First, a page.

AMD Fully Discloses Zeppelin SOC Architecture Details at ISSCC 2018 – 7nm EPYC “Rome” Chips Rumored To Feature Up To 64 Cores
AMD has officially presented the latest details for their Zeppelin SOC for multi-chip architectures. The Zeppelin SOC is the codename for the die that is used on the entire range of AMD 14nm chips including Ryzen, Ryzen Threadripper and EPYC families. AMD has provided a deep dive on their grand architecture which disrupted the market upon its release in both desktop, HEDT and server segments.
AMD Details Zeppelin SOC For Multi-Chip Architectures – One SOC For Mainstream Desktop, High-End Desktop and Performance Server Markets
The AMD Zeppelin SOC was designed to cater to several market segments while being performance and power efficient. We all know that those goals were achieved spectacularly and has brought the company (AMD) back to the fight in the CPU market against Intel.
We came to know that each Zeppelin die was made up of two Core Complexes. A core complex was the building block of the Zeppelin die and included four Zen cores and their associated L2 / L3 cache. There are three products that feature the Zeppelin die, these include:
- 4-die multi-chip module (MCM) for Server
- 2-die multi-chip module (MCM) for High-End Desktop
- 1-die (CCX) for Desktop
Each Zeppelin die is made up of 8 Zen x86 cores and all of the products released to date are based on the first generation Zen core architecture which uses the 14nm process node. The cores have access to 4 MB of L2 cache and 16 MB of L3 cache in total. For the memory side, each Zeppelin die can deliver 2 channel DDR4 (with ECC) support allowing 2 DIMMs per channel for a maximum of 256 GB capacity per channel (EPYC).
Within each die consists a large interconnect network made up by the Infinity Fabric and Coherent connect links. Each Zeppelin die offers 32 high-speed I/O lanes which for Threadripper are 64 PCIe in total and for EPYC that’s 128 PCIe lanes.
MCM Approach versus Single-Chip Design – Cost Savings, Higher Yields, Less Problematic Production
AMD also wants to showcase the advantages of producing a MCM chip versus a single monolithic chip. Of course, Intel already released a statement calling AMD’s approach nothing more than a 4 dies glued together architecture, but EPYC has proved its worth over the Xeon lineup in both price to performance ratio and also the enhanced security and platform features that the AMD CPUs have to offer.
AMD mentions that their 4-die MCM package spans a silicon area of 852mm2, that includes the four 213mm2 Zeppelin dies. A single chip design would span an area of roughly 777mm2 and while it does offer 10% area savings, that’s touching the near reticle size limit of the manufacturing node hence increasing the manufacturing cost by 40%. A theoretical 32 core single-die design would have a 17% lower yield at a 70% higher cost.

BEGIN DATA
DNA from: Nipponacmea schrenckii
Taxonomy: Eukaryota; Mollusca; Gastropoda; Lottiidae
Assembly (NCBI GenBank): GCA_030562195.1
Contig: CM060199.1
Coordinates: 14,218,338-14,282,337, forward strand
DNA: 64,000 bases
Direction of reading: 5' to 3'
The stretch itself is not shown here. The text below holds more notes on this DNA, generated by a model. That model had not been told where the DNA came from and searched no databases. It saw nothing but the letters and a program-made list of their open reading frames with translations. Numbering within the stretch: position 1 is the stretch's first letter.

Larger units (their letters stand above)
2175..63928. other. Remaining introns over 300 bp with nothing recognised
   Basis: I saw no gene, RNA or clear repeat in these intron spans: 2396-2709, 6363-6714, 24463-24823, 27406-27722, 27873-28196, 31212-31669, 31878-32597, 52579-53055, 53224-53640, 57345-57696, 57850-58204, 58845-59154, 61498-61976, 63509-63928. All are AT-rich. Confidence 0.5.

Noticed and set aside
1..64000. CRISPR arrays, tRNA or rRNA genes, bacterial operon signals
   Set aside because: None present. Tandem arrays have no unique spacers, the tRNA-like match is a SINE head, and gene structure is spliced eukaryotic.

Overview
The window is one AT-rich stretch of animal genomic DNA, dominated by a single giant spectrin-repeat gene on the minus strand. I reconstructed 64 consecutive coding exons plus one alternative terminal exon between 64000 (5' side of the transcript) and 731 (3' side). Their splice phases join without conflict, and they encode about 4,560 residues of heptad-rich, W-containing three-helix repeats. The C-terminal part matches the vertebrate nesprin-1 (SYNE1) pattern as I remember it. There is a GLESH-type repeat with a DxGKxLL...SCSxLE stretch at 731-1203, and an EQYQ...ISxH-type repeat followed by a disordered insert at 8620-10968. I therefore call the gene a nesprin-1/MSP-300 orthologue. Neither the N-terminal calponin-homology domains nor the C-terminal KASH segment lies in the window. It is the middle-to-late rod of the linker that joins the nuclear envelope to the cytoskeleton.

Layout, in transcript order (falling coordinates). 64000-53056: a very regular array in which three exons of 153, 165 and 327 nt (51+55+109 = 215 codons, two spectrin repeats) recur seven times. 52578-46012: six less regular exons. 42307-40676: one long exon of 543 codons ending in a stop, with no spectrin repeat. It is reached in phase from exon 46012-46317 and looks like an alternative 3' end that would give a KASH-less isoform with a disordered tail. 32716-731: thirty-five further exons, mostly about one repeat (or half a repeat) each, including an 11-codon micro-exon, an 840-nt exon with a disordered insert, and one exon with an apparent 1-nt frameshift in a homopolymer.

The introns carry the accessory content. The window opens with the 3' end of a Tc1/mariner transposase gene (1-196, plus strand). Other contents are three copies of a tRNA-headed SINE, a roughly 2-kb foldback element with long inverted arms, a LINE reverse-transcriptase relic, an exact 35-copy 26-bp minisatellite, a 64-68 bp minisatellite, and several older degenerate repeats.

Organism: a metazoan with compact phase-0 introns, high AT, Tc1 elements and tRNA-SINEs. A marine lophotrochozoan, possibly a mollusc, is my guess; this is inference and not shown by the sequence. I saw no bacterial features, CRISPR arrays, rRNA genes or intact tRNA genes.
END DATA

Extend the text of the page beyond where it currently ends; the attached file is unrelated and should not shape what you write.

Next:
The EPYC and Threadripper MCM solution comes with 4094 LGA pins and the entire silicon is made up of 534 Infinity Fabric high-speed chip-to-chip networks, offering up to 256 GB/s total in-package bandwidth. This is in addition to the 1760 high-speed pins which offer over 450 GB/s off-package bandwidth. The larger substrate size also yields better power delivery and management by having up to 300 Amps of current and up to 200W TDP support. You can check out more detailed info in the slides below:
AMD ISSCC 2018 Presentation (Complete)
AMD 7nm EPYC “Rome” Rumor – Two Different Dies, Up To 64 Cores Could Be Possible
Now on to some interesting bits straight from the rumor mill in China. There are reports about the AMD 7nm EPYC family. Codenamed “Rome”, the upcoming generation of EPYC processors could have up to 64 cores and 128 threads if rumors are to be believed. The rumor alleges that AMD’s 7 nm EPYC chip will actually be based on two different dies.
- Die1: Single CCX 6 core, each Die 12 core, single CPU maximum 48 core
- Die2: Single CCX 8 core, each Die 16 core, single CPU maximum 64 core
The first die will include six Zen 2 cores per core complex making up for 12 cores per Zeppelin die. Considering AMD is using the same LGA 4094 socket in the long term for Threadripper and EPYC, we can see a maximum of 48 cores and 96 threads from this die. The rumor is that there will be a second die for 7nm EPYC which will consist of 8 cores per core complex. This will allow for 16 cores off a single Zeppelin die, granting 7nm EPYC upto 64 cores and 128 threads. There’s no official word on this yet, but AMD could really disrupt the Intel Xeon market with such an outstanding core count. We will make sure to dig up more on this in future reports.